If we don’t see the eternal/glorifiable person before us (and I’m almost always as guilty as any in this failure to see), we’re simply going to hide our own joined nature, and everyone is going to starve to death way deep inside. Whether in capitalism or otherwise, an employer or landowner is not going to be considering (nor even pretending to address) our spiritual self, nor his own.

I don’t know how we can address this problem except to remain in a state of prayer (holy union) with the One Who sees properly, fully. In the hour of mercy especially (from 3 pm to 4), I ask for merciful eyes. I finish up all my petitions, my (sometimes grudging) gratitude, and praise with an Our Father offered for my co-workers-to-be, with whom I’ll now gather within moments.  It fails a lot, or rather, I fail.  Fail to see eternal selves, fail to see whom Jesus was looking at just before He uttered, “Consummatum est.” But I want to.  And I’ll keep on asking to.


Not everybody’s working for the weekend

Sort of a microcosm of America, there, all within walking distance.

A pond that is often fished, whose downstream dam still runs (though its mill doesn’t), surrounded by campsites; working farms replete with John Deere equipment leaving hay rolls around to dry on the rolling hills; the big courthouse; the big jail; an animal doctor; an animal shelter; a doggie daycare; a halfway house for opioid survivors; a home for the aged; a shooting range, and.. a hospice.

There was a family over there this eve during my first break. Judging by how far away from the hospice parking lot they walked, I imagined that their loved one had died. They appeared to be adult children from where I sat, and lost as kittens. Then, I think someone called them back in, as they moved rapidly as one toward the front door. When I came out on my second break, they were leaving in three vehicles. They all drove slowly, especially the leader. Gently. To somewhere. Somewhere else, now.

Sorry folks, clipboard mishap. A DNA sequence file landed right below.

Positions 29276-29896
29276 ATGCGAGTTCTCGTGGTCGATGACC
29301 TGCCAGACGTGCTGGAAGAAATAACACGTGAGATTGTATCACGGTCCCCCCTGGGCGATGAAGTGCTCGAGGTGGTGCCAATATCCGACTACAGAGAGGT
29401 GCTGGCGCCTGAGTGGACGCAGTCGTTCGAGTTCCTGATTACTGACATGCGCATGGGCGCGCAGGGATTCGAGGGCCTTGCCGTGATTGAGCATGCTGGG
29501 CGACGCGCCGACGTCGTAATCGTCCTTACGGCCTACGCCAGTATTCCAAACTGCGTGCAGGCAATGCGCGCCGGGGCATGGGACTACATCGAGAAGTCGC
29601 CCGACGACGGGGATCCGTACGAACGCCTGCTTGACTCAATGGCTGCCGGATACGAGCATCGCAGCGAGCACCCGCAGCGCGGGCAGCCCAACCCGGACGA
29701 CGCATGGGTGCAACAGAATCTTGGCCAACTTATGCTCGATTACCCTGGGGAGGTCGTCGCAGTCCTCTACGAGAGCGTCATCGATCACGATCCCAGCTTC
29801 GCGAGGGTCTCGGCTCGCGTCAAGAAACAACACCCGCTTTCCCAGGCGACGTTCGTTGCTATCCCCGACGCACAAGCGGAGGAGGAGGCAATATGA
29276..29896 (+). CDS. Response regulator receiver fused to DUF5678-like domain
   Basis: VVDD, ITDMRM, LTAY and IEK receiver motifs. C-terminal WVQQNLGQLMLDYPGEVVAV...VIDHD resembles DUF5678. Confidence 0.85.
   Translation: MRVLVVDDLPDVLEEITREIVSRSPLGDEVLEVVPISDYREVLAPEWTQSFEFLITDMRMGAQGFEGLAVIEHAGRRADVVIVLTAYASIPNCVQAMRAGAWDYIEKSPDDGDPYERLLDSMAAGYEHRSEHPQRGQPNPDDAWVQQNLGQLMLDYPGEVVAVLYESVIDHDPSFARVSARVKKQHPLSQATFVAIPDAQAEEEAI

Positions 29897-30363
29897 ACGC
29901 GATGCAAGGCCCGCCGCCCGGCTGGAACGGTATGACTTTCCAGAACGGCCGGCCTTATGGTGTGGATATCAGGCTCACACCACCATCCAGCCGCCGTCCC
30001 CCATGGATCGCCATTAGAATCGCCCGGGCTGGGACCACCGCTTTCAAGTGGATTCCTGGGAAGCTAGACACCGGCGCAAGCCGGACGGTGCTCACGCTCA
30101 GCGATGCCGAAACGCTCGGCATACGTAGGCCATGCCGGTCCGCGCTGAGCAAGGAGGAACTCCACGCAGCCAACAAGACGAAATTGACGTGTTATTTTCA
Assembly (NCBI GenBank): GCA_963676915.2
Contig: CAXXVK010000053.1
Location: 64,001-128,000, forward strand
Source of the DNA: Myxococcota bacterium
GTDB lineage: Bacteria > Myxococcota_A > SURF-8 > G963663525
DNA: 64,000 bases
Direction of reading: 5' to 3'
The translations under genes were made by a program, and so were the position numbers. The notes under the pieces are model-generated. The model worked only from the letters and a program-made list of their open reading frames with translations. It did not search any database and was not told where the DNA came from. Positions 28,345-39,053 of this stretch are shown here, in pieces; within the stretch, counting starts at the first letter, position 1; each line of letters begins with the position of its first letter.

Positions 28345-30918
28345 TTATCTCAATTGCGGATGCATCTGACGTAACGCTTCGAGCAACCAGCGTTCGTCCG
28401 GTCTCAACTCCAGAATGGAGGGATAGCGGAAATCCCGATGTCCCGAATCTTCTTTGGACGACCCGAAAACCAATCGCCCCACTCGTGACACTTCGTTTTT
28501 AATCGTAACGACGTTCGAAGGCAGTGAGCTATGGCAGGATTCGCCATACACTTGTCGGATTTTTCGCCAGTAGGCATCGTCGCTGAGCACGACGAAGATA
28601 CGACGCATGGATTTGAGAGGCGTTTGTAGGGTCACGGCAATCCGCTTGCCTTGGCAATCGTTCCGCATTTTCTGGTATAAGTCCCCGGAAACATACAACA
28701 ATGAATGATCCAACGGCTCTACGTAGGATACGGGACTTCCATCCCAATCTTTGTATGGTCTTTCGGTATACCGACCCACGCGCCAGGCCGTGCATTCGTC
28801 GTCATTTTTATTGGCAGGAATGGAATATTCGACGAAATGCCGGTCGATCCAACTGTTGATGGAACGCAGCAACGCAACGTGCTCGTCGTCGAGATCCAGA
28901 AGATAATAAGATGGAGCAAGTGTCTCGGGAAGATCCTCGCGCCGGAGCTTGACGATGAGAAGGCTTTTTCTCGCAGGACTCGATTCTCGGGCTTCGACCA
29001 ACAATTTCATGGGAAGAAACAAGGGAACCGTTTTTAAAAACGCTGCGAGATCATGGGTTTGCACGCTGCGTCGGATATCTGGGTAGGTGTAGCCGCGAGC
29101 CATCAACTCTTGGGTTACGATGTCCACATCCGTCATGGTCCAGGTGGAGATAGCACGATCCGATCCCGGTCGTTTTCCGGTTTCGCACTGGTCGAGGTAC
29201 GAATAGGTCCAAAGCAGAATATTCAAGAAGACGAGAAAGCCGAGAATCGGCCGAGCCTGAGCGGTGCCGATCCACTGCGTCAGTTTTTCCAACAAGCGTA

And both break times, my little couple passed by the doors. She’s getting better. I could hear her talking, and down by the three-way, he pretended he wanted to go left and she was tugging him right, and you see how much better she is, now — they were joking with each other! Her gait is still stiff, but she’s not, and he’s not. They are two as one, again, no longer the one as two.

And three seagulls found something irresistible above a parked combine or hayrack or whatever the thing was over in that field. They swooped and circled over and over, and I had to go in before they showed me what in a hay field would hold a seagull’s attention. But it didn’t matter; I had already lived three lifetimes by then, because on my way over, I’d passed a different couple than last week’s, this one had a little girl with them, fishing from the bridgeway at the prettiest part of the pond.

As I came out at last, I saw a man in a black pickup across the length of the parking lot steady his camera on his truck bed side to photograph the startlingly beautiful sunset.  Solid, delineated pink and brilliant orange hues nestled into the soft gray dove feathers of dusk. You see why I stay there, all but a (too-tired) pauper for it. I would miss all this, and the deer, the turkeys, the baby robins, the hawk, the owl, a handful of coyotes, crow dances, the snapping flags, sweetly whispering trees, a mockingbird..